Sainsbury’s cuts five years from target to become Net Zero by 2035 in its own operations

Sainsbury’s has strengthened its commitment to tackle the climate crisis by accelerating its target to become Net Zero in its own operations by 2035, five years earlier than its original ambition and aligned to UN’s goal to limit global warming to 1.5 degrees.

The retailer has cut its carbon footprint by 47% in the last 17 years despite its space increasing by over 40%. In the last year, Sainsbury’s has reduced its absolute greenhouse gas emissions from its own operations by 25,580 tCO2e, year-on-year.

To help achieve its target Sainsbury’s will install 100% LED lighting across its supermarkets by the end of this year, reducing lighting energy consumption by 70% and store energy consumption by 20%. This follows an extensive financial investment of £320 million in the past ten years, funding more than 3,100 sustainable initiatives.

By the end of the year the supermarket will be using 100% renewable electricity across its entire estate and has committed to the long-term purchasing of renewable energy from new wind farms and solar projects to be built over the next two years, significantly reducing its reliance on fossil fuels.

The United Nations this year warned that global warming of 2 degrees will be exceeded during the 21st century unless emissions are rapidly reduced in the coming decades. Sainsbury’s has moved forward its goal for net zero in its own operations, recognising that we must all act now to protect the planet for generations to come.

The retailer has made significant progress in the last two years, reducing its greenhouse gas emissions in its own operations by 14%. However, to meet its ambition target Sainsbury’s acknowledges that it will need to collaborate with government, industry, suppliers and academia to share knowledge and find solutions.

As a retailer sourcing over 30,000 products from over 70 countries Sainsbury’s is also working collaboratively with its suppliers to set their own ambitious net zero commitments, with the goal of reducing Scope 3 emissions in its value chain by 30% by 2030. This includes reducing emissions from purchased goods and services sold, upstream transport and distribution and the direct use of sold products. This year Sainsbury’s has written to 400 of its top suppliers asking them to report and disclose against their carbon reduction targets.

To showcase the incredible work its food producers are already doing to tackle climate change, the retailer has launched ‘Sainsbury’s Global Farm’, an online resource connecting customers with different suppliers around the world. In partnership with LEAF, a global charity which develops and promotes sustainable farming, Sainsbury’s hopes to raise awareness of where food comes from, how it is produced and how the retailer is working with farmers to drive lasting positive change in the communities it serves and sources from. Customers will be able to meet the farmers behind some of their favourite food and discover how their farming practices are better for the planet.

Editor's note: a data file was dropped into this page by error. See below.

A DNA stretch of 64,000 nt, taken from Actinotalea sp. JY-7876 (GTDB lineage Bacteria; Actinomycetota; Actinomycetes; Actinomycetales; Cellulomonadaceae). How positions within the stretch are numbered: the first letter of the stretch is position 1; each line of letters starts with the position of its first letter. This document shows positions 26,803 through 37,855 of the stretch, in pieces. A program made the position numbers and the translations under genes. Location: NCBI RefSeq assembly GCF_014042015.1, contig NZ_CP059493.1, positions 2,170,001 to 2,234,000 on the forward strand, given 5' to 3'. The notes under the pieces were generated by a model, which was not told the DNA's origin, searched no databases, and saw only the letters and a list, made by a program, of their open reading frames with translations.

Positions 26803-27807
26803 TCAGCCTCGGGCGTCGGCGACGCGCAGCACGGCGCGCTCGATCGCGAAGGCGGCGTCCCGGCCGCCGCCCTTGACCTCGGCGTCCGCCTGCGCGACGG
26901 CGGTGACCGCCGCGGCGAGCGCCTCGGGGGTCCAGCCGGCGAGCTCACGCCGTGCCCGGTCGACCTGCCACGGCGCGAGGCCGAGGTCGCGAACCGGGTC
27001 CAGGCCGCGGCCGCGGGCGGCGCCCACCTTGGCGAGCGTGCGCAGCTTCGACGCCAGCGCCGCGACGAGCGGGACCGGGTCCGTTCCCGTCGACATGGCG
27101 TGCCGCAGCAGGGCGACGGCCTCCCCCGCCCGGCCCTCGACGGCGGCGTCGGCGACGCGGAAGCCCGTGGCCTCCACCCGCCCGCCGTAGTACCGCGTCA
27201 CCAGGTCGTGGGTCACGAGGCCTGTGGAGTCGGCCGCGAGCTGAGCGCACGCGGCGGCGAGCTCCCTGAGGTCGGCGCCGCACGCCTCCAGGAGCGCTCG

Simon Roberts, CEO of Sainsbury’s, said:

“The clock is ticking. Climate targets matter – but action to deliver them matters more. The progress we’ve made has enabled us to accelerate our own targets and move faster to cut our emissions. We recognise that we not only have a responsibility to our colleagues and the communities we serve in the UK, but to those we source from globally, to reduce the impact our business has on the environment. The United Nations report made clear that we all need to step up our efforts and be ambitious in our pursuits to limit global warming to 1.5 degrees.

“We have a strong heritage in reducing our own emissions and are collaborating closely with our suppliers to ensure we’re driving positive change across our value chain too. Tackling the climate emergency requires collaborative and transformational thinking across industry and government, and a willingness to work together and share learnings globally, so that we can all take meaningful, immediate action. I’m really proud that Sainsbury’s continues to lead the charge and encourage others to change and evolve with us for the benefit of all.”

COP26 President-Designate, Alok Sharma said:

“With the COP26 climate summit starting in a few days, I am delighted that our Principal Partner, Sainsbury’s, will be going net zero by 2035. This is a great example of the climate leadership we need across all sectors as we work together to keep 1.5 degrees within reach.”

Business and Energy Secretary, Kwasi Kwarteng said:

“We are putting businesses at the very heart of our efforts to end the UK’s contribution to climate change by 2050, with our landmark Net Zero Strategy setting out how going green and economic growth can go hand in hand.

“With the historic UN COP26 climate summit in Glasgow just days away, it is fantastic to see a heavyweight brand like Sainsbury’s showing leadership by accelerating their plans to reach net zero emissions by 2035. I hope this will encourage other businesses to show the same level of ambition.”

Sainsbury’s is calling on other retailers and businesses to join it on this journey and will endeavour to help customers make more sustainable product choices, helping everyone eat better for themselves and for the planet.

As part of its role as Principal Supermarket Partner at next month’s COP26, Sainsbury’s will work collaboratively with world leaders, climate experts and businesses at the centre of decision making to help drive lasting change.

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